Thursday, May 5, 2011

Gunwalker Scandal: Watergate with Murder?

On April 3rd at 10:15am est, the House Judiciary committee was convening a hearing at which Attorney General Eric Holder would answer questions about the burgeoning scandal involving the ATF allowing weapons to ‘walk’ into Mexico. Two of those weapons were found at the murder scene of Border Patrol Agent, Brian Terry last December.

Also at 10:15am, reports that the White House would be releasing a photo of a dead Osama Bin Laden stole the headlines. The day ended without any photos being released. Meanwhile, GOP Rep. Darrell Issa grilled Holder and wanted to know who at the Department authorized the operation known as Fast and Furious, which involved the death of one of America’s finest. Yet, all the media seemed to have an appetite for was proof that the world’s most despicable was dead.
Holder: “…you have to understand the way in which the Department operates although there are operations, this one has gotten a great deal of publicity…”
Issa: “Yeah, there are dead Americans as a result of this failed and reckless program so I would say that it hasn’t gotten enough attention, has it Mr. Attorney General?”
It was the perfect allegory for the amount of attention and coverage given to the non-event that would be the release of a photo compared to that given to a story that involves government officials at an agency Eric Holder is responsible for – the ATF – having blood on their hands.

Here is another exchange at the hearing, this one between Holder and Rep. Jason Chaffetz (R-UT):

The phrase, “it’s not the crime, it’s the cover-up” was made infamous by Watergate. The same principle appears to be at work here.

In a February 4th letter to Senator Charles Grassley, ranking member of the Senate Judiciary Committee, Assistant Attorney General Ronald Weich assured Grassley that any charge that the ATF allowed guns to be sold to straw purchasers was “false.” Subsequent to that letter, Grassley came into the possession of emails between a gun store owner and ATF supervisor David Voth. In an April 13th letter to Eric Holder, Grassley included these emails as attachments. They clearly show that Voth instructed the store owner to sell weapons to straw purchasers on multiple occasions.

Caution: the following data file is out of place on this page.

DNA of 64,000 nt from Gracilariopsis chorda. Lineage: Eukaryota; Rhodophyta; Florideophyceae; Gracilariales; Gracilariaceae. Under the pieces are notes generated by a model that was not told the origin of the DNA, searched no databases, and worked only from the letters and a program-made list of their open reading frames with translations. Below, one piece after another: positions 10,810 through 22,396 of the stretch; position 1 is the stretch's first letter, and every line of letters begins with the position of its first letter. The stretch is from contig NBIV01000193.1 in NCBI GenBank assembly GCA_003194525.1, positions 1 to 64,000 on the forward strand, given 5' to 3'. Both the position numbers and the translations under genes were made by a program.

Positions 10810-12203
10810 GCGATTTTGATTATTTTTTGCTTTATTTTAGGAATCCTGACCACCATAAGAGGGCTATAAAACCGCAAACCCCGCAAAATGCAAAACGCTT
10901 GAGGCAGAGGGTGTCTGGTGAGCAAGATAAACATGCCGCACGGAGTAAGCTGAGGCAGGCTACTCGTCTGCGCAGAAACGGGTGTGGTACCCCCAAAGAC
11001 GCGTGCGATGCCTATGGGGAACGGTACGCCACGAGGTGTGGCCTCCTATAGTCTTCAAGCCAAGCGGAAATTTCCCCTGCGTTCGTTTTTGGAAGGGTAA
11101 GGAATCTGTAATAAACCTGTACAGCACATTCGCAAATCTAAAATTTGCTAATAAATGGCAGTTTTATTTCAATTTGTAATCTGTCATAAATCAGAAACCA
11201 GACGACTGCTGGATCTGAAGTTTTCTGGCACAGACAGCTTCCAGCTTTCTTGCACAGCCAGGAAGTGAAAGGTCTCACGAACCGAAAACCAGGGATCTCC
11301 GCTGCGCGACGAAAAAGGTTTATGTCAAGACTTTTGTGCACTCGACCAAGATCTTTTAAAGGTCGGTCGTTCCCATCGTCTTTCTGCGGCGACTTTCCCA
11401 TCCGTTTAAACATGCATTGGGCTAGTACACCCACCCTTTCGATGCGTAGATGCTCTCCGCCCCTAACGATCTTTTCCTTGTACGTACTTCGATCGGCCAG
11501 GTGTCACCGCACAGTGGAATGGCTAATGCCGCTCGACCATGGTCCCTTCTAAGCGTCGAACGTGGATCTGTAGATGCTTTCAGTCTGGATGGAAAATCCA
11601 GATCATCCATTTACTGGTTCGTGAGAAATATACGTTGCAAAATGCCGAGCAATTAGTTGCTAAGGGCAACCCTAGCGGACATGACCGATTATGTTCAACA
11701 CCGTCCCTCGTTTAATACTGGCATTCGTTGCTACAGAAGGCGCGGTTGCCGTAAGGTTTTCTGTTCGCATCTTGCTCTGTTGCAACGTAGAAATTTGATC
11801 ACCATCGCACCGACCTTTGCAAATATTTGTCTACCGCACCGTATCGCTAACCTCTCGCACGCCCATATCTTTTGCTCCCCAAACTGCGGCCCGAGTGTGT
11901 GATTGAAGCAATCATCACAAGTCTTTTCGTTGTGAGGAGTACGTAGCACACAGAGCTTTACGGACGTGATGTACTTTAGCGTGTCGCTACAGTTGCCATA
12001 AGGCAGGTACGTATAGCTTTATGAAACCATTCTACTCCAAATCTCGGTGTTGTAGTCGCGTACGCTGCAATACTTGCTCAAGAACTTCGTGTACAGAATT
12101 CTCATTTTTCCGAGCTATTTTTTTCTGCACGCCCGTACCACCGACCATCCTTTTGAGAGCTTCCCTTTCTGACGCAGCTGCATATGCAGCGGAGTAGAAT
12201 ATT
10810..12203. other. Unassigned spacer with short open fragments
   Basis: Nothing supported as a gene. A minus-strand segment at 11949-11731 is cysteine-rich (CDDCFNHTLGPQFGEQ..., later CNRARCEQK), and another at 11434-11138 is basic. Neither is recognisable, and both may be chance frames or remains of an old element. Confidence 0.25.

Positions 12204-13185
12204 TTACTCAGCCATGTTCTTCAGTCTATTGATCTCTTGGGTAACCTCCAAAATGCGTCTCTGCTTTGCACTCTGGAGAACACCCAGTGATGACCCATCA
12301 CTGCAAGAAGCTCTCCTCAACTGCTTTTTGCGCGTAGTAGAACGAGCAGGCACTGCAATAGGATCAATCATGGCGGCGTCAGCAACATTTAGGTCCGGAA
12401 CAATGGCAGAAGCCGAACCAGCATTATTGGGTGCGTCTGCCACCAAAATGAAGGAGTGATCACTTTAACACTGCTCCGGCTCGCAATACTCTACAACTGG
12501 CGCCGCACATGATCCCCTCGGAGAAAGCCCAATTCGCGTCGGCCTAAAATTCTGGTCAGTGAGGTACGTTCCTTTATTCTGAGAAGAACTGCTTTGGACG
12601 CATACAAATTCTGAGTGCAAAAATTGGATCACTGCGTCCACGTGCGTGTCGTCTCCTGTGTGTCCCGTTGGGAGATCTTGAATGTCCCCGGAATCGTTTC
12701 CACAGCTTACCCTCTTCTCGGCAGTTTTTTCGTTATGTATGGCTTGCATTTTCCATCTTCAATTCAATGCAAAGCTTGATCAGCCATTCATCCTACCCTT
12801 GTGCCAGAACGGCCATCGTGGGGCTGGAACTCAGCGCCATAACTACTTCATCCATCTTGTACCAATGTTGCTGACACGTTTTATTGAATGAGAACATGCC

Also on April 13th, the Director of the ATF – Kenneth Melson – ignored the deadline of a subpoena issued to him fourteen days earlier by Issa, who demanded documents related to the operation.

On May 2nd, one day prior to the exchange between Issa and Holder, Assistant Attorney General Weich sent another letter to Grassley, in which he doubled down on his assertion by cleverly avoiding the matter of whether the ATF allowed weapons to be sold to straw purchasers and focused on whether the ATF allowed guns to ‘walk’ into the hands of Mexican drug cartels, saying that is “false.” Interviews by congressional investigators – directed by Grassley and Issa – of agents with first-hand knowledge of Fast and Furious also contradicted the claim made by Weich. This was reflected in a joint letter from Issa and Grassley to Holder on May 3rd.

The reasons given by Holder as to why requested and subpoenaed documents are not being presented to Issa is that the Justice Department is currently working cases related to Project Gunrunner. At the hearing, Issa dismissed those cases as being irrelevant to his investigation and made it clear he was not interested in the same suspects Holder’s Department was:
Issa: “We’re not looking at the straw purchasers, Mr. Attorney General. We’re looking at you.”
Like Watergate, this scandal is wrought with stonewalling and cover-ups. Unlike Watergate, it involves murder. For some reason, the media is more interested in looking at a photo of a dead Bin Laden than it is in pinning to the wall those responsible for the death of Brian Terry.

Ben Barrack is a talk show host on KTEM 1400 in Texas and maintains a website at

Big Peace